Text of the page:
America’s Top Oil Field Was Desperate for Pipelines. Now It Has Too Many.
Permian Basin has become a headache for pipeline operators, with the pandemic further damping demand for crude.
The U.S. has more than doubled its crude output over the last decade. Much of the growth is due to the Permian Basin of West Texas and New Mexico. WSJ traces the hotspot of North America’s crude oil boom, with a look at challenges that producers in the region face.
America’s hottest oil region has too many pipelines and not enough oil to fill them, bad news for pipeline operators.
Just two years ago, rapid production growth in the Permian Basin of Texas and New Mexico had overwhelmed regional infrastructure, causing bottlenecks that crushed local crude prices.
Now, the region, which is producing around four million barrels a day of oil, has some three million barrels a day of excess pipeline space, according to East Daley Capital Advisors Inc., an energy data firm. A drop in oil demand during the pandemic, which caused crude prices to fall and forced companies to trim production, has exacerbated what was already becoming a mismatch.
The abundance of conduits is a welcome change for shale companies but challenging for fuel makers and pipeline operators such as Plains All American Pipeline PAA -1.00% LP and Energy Transfer ET 0.18% LP that had benefited from the congestion.
“We are going to need significant consolidation in the midstream space overall, and particularly in these basins where the oversupply is as dramatic as it is,” Tyler Rosenlicht, a portfolio manager at investment firm Cohen & Steers Inc., said of the pipeline companies.
Oil fields often yo-yo between not having enough pipelines to move their crude to market and having too many. But the mismatch between pipeline space and oil output in the Permian is particularly extreme. As of September, large Permian conduits and local refineries could absorb roughly 7.3 million barrels of oil a day, according to East Daley.
By early next year, capacity is expected to climb to around 8.3 million barrels a day, meaning producers would be using only about half of the available pipeline space for Permian crude, East Daley estimates. That is down from utilization as high as around 96% in the spring of 2018.
Yet the region likely was going to have more pipelines than it needed even without the pandemic. That is because producers already were beginning to slow production as investors pressured them to prioritize returns over growth.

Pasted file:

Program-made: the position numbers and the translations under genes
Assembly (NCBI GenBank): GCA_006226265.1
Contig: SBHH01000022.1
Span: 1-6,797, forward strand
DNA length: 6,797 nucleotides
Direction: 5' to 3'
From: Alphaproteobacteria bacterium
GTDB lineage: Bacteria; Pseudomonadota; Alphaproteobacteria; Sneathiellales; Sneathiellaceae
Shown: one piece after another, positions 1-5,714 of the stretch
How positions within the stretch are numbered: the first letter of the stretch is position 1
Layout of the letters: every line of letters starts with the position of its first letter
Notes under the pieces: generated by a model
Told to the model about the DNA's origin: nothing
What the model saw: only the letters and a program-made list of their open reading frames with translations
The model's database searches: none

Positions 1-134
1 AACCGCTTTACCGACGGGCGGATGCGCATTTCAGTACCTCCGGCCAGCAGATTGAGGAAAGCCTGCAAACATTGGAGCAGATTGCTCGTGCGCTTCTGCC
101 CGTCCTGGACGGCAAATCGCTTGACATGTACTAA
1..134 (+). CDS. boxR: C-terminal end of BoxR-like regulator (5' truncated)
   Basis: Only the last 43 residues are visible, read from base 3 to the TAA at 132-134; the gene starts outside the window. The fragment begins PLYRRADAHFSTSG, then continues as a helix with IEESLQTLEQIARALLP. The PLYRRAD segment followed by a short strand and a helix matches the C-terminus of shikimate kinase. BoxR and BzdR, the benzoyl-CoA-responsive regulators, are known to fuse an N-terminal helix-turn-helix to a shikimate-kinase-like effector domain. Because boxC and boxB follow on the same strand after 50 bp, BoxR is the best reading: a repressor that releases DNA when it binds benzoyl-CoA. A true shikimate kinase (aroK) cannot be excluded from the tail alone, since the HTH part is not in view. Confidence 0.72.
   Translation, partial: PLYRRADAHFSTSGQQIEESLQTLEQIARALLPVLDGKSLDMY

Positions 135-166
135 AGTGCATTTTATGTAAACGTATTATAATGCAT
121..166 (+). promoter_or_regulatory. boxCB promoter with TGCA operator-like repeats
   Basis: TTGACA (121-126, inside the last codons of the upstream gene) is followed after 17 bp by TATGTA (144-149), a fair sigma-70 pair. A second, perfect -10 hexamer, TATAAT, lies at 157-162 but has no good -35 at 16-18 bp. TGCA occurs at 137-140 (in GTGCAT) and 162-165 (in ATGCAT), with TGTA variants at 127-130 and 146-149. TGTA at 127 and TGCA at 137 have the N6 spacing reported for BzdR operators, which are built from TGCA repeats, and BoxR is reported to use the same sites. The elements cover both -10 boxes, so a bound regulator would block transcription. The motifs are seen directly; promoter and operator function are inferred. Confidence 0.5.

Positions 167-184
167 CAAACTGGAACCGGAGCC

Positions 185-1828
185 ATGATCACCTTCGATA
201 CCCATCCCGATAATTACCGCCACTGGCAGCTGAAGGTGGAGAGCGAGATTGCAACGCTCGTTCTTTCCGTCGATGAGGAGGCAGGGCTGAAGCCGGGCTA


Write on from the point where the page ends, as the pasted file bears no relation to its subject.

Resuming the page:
Last year, pipeline firms Energy Transfer and Epic Midstream Holdings LP responded by lowering some of the rates they charge to ship oil, according to East Daley. Companies also have discussed reversing the direction oil flows on their pipes to send more oil to Gulf Coast export markets, or converting oil conduits to ones that carry natural gas or natural-gas liquids, according to people familiar with the matter.
“In the medium-term, we don’t need it, and they don’t need it,” Jim Teague, co-chief executive of the company’s general partner, said at a recent conference.
Enterprise also has considered switching one of its Texas pipelines back to handling natural-gas liquids, after having converted it to crude early last year to satisfy the crush of Permian demand. A spokesman said Monday that the company had yet to decide whether to pursue the conversion.
With little incentive to put more conduits in the ground, pipeline companies are likely to merge with one another, Plains All American Pipeline Chief Executive Willie Chiang told investors earlier this month.
“You have to grow in different ways,” Mr. Chiang said. “And I do think as we go forward more consolidation will happen.”
The abundance of pipeline capacity is yet another headwind for fuel makers, which often benefit when congestion depresses regional crude prices, allowing them to scoop up oil for processing on the cheap in specific areas.
Two years ago, Permian oil was discounted by as much as around $18 a barrel below the U.S. benchmark, according to energy-information provider Argus Media Ltd. That helped drive fuel makers including Phillips 66 and Delek US Holdings Inc. to their highest annual profit on record.
As of mid-September, oil sold in Midland, Texas, at the heart of the basin, fetched slightly more than crude traded at the Cushing, Okla., hub, Argus data show.
Shale producers, on the other hand, are reaping the benefits of abundant pipeline space, particularly ones that didn’t sign long-term contracts to ship their oil at a fixed rate.
“Two years ago, we were just looking for any way out,” said Suzie Boyd, president of Midland-based Caballo Loco Midstream LLC, which helps producers sell their oil and gas. Now, her clients have options.
“If anything, I have more stroke with the markets that I’m directing barrels to,” she said. “They’re calling me, instead of me calling them begging.”